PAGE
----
While Ebay’s Q2 earnings yesterday showed that its marketplace business was slow, the company’s revenue was boosted by continued growth in its online payments business, including PayPal and BillMeLater. Both businesses saw 11 % growth in revenue in the quarter, compared to a year ago, and saw a 20% increase in registered accounts from last year, with 75.4 million accounts. On the heels of this good news, today PayPal is officially announcing the launch of its flexible payments API, called Adaptive Payments (which we scooped a few weeks ago here). The new platform will officially open up to developers in November but will be accepting beta testers until then.
Basically the new API is designed to give developers full access to PayPal’s features, allowing them a lot more freedom in building applications which include the ability to accept and distribute payments. PayPal’s President Scott Thompson says that developers will basically be able to do anything they want off of the PayPal platform, emphasizing the “global connectivity” of PayPal (transactions can be conducted in 19 currencies). He says $2000 flows through PayPal’s system every second, 365 days a year. Thompson says that what differentiates this new innovation is the ability to maintain security, while still extending the API far from PayPal.
Very similar to Amazon’s Flexible Payments Service (FPS), the Adaptive Payments API handles payments between a sender of a payment and one or more receivers of the payment. Adaptive Payments allows almost the same functionality as FPS. The new API lets developers become a payment aggregator, which we are told is something against PayPal’s current Terms of Service. Amazon’s FPS also lets developers aggregate payments. Moreover, Paypal’s Adaptive Payments has built in micropayments support, another feature of FPS. PayPal says that they think they can be a viable micropayments vehicle, but won’t reveal more information about what the support entails.
Microsoft cloud computing platform Azure is also utilizing Adaptive Payments to let developers who are building applications using PayPal seamless integrate their applications with Azure’s platform. Microsoft is working with PayPal to help developers easily embed billing and payment functionality into applications built off Azure and will offer interoperability between Azure and Adaptive Payments.
Some of the offerings of Adaptive Payments are sure to be attractive to developers. In what PayPal calls “Chained Payments,” developers can create applications that enable a sender to send a single payment to a primary receiver who may keep part of the payment and pay other, secondary receivers with the remainder of the funds. For example, an application might be an online travel agency that handles bookings for airfare, hotel reservations, and car rentals. The sender sees only the travel site as the primary receiver. But that site could allocate the payment for its commission and the actual cost of services provided by other merchants. PayPal would deduct the money from the sender’s account and deposit it in both the primary travel site’s account and the secondary receivers’ accounts.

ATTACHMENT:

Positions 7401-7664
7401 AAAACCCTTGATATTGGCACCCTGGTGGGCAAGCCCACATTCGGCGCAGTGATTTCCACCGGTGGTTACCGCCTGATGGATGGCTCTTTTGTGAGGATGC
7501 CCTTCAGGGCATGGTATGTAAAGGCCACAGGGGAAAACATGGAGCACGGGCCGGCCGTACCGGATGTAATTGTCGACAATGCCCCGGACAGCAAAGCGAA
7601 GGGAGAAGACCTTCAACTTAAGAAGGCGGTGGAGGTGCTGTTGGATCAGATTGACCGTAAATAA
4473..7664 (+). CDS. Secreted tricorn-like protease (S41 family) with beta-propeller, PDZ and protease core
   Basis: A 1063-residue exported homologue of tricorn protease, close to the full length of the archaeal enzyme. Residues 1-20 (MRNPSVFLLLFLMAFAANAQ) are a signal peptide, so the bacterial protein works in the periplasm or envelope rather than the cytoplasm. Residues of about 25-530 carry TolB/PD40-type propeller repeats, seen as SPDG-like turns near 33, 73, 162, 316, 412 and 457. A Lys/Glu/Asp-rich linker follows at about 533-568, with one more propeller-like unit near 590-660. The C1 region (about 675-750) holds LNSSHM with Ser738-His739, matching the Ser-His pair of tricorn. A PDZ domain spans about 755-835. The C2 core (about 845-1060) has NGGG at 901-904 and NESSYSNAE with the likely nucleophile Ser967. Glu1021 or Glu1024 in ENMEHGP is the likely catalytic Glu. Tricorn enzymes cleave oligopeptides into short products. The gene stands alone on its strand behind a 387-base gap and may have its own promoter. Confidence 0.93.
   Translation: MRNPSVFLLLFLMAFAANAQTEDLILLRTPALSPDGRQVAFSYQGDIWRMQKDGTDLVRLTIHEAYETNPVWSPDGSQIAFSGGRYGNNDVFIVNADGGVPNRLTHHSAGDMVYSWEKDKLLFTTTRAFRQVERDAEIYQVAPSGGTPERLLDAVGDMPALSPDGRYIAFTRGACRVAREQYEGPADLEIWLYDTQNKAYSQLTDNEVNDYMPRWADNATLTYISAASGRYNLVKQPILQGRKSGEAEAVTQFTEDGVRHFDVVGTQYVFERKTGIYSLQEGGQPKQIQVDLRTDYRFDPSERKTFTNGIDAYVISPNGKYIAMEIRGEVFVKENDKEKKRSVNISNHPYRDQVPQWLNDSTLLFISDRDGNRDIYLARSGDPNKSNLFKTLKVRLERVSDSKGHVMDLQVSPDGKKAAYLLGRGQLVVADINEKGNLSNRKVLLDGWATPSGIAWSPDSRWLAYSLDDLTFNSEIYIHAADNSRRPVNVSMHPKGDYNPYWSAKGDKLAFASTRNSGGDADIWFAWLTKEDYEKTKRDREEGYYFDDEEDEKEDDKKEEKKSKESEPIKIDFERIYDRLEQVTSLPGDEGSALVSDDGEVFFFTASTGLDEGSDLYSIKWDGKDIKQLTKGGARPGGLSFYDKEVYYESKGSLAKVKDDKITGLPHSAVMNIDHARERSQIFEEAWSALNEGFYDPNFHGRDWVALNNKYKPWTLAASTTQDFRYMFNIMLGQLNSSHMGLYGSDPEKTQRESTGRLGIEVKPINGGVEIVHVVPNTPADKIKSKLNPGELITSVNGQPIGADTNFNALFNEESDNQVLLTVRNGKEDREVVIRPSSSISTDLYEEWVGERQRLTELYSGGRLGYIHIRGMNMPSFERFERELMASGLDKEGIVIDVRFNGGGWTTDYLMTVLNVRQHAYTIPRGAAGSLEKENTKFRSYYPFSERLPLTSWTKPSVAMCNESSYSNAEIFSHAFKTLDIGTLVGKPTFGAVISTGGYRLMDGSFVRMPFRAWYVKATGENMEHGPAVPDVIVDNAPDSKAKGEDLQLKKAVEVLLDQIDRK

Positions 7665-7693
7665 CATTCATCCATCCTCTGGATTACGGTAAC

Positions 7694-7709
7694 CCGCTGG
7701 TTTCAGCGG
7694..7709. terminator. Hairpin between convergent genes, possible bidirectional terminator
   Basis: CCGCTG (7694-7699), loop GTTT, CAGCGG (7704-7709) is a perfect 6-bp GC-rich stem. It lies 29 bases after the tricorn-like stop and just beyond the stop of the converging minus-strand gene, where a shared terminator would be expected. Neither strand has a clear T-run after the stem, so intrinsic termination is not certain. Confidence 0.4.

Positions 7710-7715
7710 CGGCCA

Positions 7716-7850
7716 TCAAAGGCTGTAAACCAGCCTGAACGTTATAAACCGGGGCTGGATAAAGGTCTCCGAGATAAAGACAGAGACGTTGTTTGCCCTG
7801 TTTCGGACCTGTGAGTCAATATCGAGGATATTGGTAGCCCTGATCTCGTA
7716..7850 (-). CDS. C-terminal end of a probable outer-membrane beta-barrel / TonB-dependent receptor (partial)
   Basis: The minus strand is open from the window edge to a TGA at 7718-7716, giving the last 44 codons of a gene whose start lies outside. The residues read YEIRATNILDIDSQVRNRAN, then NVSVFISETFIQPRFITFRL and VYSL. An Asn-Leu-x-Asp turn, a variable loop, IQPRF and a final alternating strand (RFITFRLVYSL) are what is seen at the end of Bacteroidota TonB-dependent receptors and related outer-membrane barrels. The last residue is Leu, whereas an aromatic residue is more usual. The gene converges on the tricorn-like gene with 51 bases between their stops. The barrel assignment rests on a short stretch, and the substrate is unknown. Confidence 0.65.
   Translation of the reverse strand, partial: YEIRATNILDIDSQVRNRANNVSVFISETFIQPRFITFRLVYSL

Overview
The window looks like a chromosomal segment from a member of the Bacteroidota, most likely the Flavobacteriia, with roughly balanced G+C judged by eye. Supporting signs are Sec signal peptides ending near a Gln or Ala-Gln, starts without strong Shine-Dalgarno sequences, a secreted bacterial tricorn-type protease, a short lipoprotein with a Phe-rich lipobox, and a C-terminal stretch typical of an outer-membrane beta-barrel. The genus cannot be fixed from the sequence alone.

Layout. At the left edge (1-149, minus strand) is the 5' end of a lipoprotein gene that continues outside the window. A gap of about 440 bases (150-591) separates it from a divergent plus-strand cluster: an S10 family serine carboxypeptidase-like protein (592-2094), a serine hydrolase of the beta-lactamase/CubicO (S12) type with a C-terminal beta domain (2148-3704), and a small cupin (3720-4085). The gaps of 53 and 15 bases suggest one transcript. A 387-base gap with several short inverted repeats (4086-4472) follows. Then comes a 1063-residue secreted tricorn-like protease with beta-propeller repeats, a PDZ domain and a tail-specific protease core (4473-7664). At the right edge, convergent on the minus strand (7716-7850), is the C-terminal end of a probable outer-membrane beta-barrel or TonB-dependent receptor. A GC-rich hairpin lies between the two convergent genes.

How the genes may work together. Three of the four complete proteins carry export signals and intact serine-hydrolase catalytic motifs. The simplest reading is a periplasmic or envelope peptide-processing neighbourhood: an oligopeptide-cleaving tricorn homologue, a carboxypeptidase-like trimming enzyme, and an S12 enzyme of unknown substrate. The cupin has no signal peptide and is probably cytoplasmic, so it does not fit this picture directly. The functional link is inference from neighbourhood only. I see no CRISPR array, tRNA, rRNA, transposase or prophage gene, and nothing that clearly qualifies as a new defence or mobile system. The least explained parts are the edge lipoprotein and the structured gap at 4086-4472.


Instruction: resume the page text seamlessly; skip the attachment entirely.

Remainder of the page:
PayPal has decoupled the approval process from the transaction, giving sellers more flexibility of how and when sender approval process can take place. PayPal says that over the next year, they plan to unveil more APIs to encourage developer to build of the platform.
Adaptive Payments will also offer “Parallel Payments,” which would let a sender send a single payment to multiple receivers. An example of this type of application might be a shopping cart that lets a buyer pay for items from several merchants with one payment. The shopping cart would allocate the payment to the merchants who actually provided the items. PayPal would then deduct money from the sender’s account and deposits it in the receivers’ accounts. Michael Ivey, founder and CEO of TwitPay, a way to send money over Twitter, is using PayPal’s Adaptive Payments API. Off of TwitPay’s payments platform, you can pay multiple recipients in one PayPal transaction.
LiveOps, an outsourcing marketplace and platform, is using the Adaptive Payments platform for several months. The platform uses PayPal to invoice; money is dynamically routed to workers from businesses. LiveWork says the advantage of using PayPal is that there is no credit card or financial information stored on LiveWork, with security being completely outsourced to PayPal.
PayPal says that pricing for Adaptive Payments will be announced in November. It’s unclear if the plan will be competitive with Amazon’s FPS pricing. The launch of the new API and services should surely heat up the competition between PayPal and Amazon (which bought Zappos yesterday). Amazon now has Amazon Payments and the beta of FPS, which allows more flexibility for developers than PayPal’s previous Direct Payments API offering. Now, PayPal has struck back with its own flexible API and is trying to engage the developer community to freely build applications off of its platform.
PI, so it should be interesting to see where developers go.